Score an “A” in eLearning (x4)

There are many ways that even the best eLearning training interventions can be kiboshed, but I see the following two come up again and again. Firstly, many really good eLearning ideas do not even get off the ground because key stakeholders or gatekeepers in the organization have pre-determined that their people “are not ready for eLearning” or that “they cannot” or “do not wish to learn this way.” Secondly, even if you get past such objections, you may develop a very good eLearning program, but there is poor adoption of this because it was designed without a solid understanding of the targeted learners.

You can avoid these pitfalls by taking more of a marketing approach towards eLearning development. By this, I mean starting with the learners, understanding their realities, and letting this knowledge drive the design process. This is much the same way any good marketer would build a product or service based on the wants and needs of the targeted customer.

We take a “4A” approach to building from the learner out. Doing so, we answer the following key questions.

1. Accessibility: How easy is it for the target learners to access and use technology?
2. Attitudes: What level of comfort do the target learners have with technology that would position them to learn through technology?
3. Ability: How competent are people with technology and with learning through technology?
4. Appropriateness: Do people have a preference for accessing learning through technology?

The first “A” is rather obvious. It is getting to know to what extent the targeted learners have access to information and communication technologies (ICTs) and the nature of these technologies (processing power, peripherals, browser versions, bandwidth, etc.). The last three “A’s” get at the ways and the extent to which the targeted learners are using these technologies in their everyday lives at work and/or at home. For example, do they use word processing and spreadsheets regularly, do they send and receive email, do they do online banking or shopping, do they use search engines regularly to research information? Because few have experienced eLearning directly, it makes more sense to examine other ways that they are using ICTs in their daily lives. This will provide an indication of their likelihood of adapting well to online learning.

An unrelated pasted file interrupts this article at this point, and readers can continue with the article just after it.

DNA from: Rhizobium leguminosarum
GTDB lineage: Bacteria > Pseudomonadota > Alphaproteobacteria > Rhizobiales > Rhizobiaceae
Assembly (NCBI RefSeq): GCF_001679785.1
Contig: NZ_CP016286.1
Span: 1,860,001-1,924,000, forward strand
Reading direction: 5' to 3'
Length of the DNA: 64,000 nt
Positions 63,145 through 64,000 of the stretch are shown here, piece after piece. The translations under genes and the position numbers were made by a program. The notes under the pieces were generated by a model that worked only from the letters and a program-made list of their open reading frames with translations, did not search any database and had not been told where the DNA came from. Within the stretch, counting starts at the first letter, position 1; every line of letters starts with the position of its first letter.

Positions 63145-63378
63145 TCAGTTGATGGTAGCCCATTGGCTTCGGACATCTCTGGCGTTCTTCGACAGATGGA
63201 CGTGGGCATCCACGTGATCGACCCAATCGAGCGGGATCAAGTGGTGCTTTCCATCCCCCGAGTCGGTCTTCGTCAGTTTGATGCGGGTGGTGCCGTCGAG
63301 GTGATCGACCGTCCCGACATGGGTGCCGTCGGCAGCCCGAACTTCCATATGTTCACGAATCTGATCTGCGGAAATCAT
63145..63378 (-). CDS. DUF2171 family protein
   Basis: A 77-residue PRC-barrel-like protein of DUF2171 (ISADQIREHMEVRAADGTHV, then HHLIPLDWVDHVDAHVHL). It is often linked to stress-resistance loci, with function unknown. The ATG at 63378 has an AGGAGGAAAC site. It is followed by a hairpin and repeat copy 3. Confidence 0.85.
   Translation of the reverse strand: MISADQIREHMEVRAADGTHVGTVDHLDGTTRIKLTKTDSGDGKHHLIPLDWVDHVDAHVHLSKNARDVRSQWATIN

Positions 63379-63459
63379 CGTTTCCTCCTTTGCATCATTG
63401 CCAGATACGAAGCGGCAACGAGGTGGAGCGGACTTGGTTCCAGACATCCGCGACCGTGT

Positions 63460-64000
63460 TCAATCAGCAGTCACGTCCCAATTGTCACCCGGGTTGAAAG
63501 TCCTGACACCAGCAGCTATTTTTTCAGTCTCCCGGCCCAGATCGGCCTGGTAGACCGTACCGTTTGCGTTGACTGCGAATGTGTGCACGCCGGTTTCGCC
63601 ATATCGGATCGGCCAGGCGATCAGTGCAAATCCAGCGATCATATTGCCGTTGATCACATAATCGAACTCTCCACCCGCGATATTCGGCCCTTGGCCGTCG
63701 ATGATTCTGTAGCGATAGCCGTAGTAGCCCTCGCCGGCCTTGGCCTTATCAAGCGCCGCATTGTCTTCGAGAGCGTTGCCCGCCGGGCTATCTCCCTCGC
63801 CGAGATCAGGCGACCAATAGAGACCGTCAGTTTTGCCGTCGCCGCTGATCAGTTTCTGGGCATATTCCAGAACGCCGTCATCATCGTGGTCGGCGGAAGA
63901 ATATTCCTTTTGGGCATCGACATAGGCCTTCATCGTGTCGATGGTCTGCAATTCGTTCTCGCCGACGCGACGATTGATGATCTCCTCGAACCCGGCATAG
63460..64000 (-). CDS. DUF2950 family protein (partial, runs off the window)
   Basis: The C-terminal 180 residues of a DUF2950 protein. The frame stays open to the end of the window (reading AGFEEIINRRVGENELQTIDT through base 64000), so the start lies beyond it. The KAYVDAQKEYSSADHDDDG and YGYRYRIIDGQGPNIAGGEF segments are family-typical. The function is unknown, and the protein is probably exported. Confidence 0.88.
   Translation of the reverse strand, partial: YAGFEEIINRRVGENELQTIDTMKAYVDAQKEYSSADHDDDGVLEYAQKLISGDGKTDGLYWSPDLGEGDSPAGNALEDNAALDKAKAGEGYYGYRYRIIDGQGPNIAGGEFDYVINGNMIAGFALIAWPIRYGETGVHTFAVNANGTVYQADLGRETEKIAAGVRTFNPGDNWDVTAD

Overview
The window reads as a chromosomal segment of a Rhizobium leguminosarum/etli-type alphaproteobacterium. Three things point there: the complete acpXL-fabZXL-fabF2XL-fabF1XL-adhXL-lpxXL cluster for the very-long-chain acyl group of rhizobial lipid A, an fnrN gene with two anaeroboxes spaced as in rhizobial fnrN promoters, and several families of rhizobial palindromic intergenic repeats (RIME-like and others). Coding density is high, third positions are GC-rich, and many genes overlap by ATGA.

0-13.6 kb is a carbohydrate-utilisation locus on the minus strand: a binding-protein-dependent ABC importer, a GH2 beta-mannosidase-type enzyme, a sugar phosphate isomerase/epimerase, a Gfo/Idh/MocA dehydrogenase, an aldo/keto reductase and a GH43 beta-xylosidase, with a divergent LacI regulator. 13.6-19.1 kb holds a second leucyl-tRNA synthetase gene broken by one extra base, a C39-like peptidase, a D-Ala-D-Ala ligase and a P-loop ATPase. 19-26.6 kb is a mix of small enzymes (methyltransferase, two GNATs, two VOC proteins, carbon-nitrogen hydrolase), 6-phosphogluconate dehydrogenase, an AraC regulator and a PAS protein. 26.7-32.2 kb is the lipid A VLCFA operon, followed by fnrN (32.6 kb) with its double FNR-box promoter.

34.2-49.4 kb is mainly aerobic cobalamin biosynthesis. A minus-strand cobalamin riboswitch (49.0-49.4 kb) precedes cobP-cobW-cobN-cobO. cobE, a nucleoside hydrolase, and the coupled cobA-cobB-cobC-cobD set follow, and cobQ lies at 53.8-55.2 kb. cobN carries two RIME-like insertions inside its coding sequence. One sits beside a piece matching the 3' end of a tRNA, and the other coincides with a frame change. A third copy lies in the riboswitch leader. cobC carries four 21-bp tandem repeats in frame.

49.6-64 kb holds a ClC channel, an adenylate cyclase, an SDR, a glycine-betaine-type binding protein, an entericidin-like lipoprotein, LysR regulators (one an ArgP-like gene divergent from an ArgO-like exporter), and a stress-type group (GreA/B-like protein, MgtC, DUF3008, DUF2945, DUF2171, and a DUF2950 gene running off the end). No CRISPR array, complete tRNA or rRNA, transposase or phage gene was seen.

When we conduct such research, there are many questions asked under each “A.” If the answers paint a picture of a target group that is using ICTs on a daily basis it is easy to address those fears noted above by management that “our people are not ready for eLearning.” Also, details revealed in the answers mean that eLearning interventions can be designed that mesh well with the available technology, as well as the learners’ existing level of comfort and abilities in using ICTs. Doing such research up front ensures that the eLearning developed will be the right fit and will more likely be adopted and used by the targeted learners.

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